Rare Shiny Snail Reappears Off Israel’s Shores

The creature was last seen nearly 40 years ago and shines at night as a way to communicate and spook predators.

A shiny snail of the genus Plocamopherus, off Achziv in northern Israel, April 2015.
Shevy Rothman

One of the rarest types of snail in the Mediterranean and Red Sea, the shiny Plocamopherus, has been photographed near Israel’s coast for the first time in nearly four decades. Only 30 have been documented since the genus was designated almost 200 years ago.

The recent sightings have been reported by Dr. Bella Galil of the Israel Oceanographic and Limnological Research Institute in Haifa and Shevy Rothman of Tel Aviv University’s Zoology Department. Their findings have been reported in this month’s edition of Marine Biodiversity Records.

According to Galil and Rothman, the snail, which originates in the Red Sea, was spotted off the coast of Nahariya and near the breakwater at Ashdod. In 1977, Galil saw one dozens of meters deep near the Nitzanim beach north of Ashkelon. This time rows of eggs were on hand, suggesting the population was stable and managing to reproduce.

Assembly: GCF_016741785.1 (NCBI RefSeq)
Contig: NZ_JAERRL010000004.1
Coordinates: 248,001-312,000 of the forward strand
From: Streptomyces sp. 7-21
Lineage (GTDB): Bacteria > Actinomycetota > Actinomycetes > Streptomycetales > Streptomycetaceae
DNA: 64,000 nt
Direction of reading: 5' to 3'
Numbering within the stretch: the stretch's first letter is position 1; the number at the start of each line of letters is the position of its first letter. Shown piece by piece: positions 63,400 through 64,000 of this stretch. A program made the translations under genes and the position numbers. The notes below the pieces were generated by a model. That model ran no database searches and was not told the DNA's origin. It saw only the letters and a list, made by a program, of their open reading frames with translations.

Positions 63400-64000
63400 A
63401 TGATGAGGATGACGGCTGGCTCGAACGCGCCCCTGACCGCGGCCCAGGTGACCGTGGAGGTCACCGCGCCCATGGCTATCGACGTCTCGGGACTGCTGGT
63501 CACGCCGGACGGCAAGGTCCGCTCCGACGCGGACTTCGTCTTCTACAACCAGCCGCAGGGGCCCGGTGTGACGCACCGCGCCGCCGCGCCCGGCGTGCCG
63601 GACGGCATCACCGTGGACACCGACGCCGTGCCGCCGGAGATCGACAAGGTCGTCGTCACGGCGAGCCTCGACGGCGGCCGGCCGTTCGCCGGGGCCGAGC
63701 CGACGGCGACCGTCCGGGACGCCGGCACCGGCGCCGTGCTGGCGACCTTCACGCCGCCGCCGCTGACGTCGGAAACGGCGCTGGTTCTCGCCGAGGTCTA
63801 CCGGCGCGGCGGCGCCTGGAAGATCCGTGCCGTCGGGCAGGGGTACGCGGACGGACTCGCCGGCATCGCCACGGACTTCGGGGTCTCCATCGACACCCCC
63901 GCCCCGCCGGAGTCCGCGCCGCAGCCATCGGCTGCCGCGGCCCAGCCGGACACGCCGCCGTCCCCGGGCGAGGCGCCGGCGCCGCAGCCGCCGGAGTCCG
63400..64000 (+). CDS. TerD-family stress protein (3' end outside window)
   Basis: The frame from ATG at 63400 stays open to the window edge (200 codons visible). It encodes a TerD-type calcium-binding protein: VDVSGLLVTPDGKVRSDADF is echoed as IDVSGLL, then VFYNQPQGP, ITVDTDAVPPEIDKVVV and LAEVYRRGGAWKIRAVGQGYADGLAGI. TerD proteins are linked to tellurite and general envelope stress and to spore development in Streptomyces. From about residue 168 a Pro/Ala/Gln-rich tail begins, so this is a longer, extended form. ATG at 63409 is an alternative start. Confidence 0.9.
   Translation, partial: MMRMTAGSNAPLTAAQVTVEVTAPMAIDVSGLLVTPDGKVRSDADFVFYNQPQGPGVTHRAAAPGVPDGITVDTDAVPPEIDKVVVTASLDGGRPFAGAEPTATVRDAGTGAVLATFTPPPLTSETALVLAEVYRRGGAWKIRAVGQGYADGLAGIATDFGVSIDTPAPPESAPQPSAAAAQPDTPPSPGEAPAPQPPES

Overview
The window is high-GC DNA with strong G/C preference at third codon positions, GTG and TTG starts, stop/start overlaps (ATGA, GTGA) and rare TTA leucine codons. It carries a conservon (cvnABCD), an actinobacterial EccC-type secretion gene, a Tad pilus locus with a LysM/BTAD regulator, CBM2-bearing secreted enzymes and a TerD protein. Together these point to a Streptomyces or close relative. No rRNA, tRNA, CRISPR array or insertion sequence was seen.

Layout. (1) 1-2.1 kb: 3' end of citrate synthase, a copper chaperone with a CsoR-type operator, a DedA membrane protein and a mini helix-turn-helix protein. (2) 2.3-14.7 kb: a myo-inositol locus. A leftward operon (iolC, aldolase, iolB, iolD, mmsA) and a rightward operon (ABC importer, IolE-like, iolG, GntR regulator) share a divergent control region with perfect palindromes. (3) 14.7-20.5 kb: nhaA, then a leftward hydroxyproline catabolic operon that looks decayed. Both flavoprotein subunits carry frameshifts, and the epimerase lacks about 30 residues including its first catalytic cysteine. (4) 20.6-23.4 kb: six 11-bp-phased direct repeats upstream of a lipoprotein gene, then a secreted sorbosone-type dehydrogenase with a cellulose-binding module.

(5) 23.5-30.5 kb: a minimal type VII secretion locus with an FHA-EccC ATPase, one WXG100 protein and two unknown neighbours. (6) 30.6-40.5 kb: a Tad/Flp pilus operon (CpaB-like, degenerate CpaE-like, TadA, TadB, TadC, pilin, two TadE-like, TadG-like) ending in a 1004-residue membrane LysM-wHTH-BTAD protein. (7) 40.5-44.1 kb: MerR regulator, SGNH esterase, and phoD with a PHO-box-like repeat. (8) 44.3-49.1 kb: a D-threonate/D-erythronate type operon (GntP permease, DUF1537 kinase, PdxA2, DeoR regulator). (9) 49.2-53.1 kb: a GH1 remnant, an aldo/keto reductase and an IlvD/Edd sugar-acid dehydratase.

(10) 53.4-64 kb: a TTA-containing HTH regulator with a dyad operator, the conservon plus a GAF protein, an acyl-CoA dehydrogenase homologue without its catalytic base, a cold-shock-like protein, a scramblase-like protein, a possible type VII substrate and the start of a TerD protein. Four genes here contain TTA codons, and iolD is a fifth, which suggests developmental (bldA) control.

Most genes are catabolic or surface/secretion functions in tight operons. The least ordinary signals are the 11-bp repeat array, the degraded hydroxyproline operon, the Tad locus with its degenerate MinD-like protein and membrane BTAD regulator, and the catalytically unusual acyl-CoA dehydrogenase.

The Plocamopherus is a slug without an external shell; it has an endoskeleton instead. It also shines at night, a fact discovered by researchers a hundred years ago in the Suez Canal. This helps the creatures communicate, but it also deters predators.

The snail feeds on invertebrates that stick to rocks or the hulls of boats. The snails apparently relied on ships in the Mediterranean for food and spreading their reach.

In recent decades, the snails probably spread from Israel to Lebanon and Turkey. Since their number is small they eluded researchers and photographers until they started multiplying more rapidly.

It’s possible the original population disappeared and the new ones reached the Mediterranean through the Suez Canal.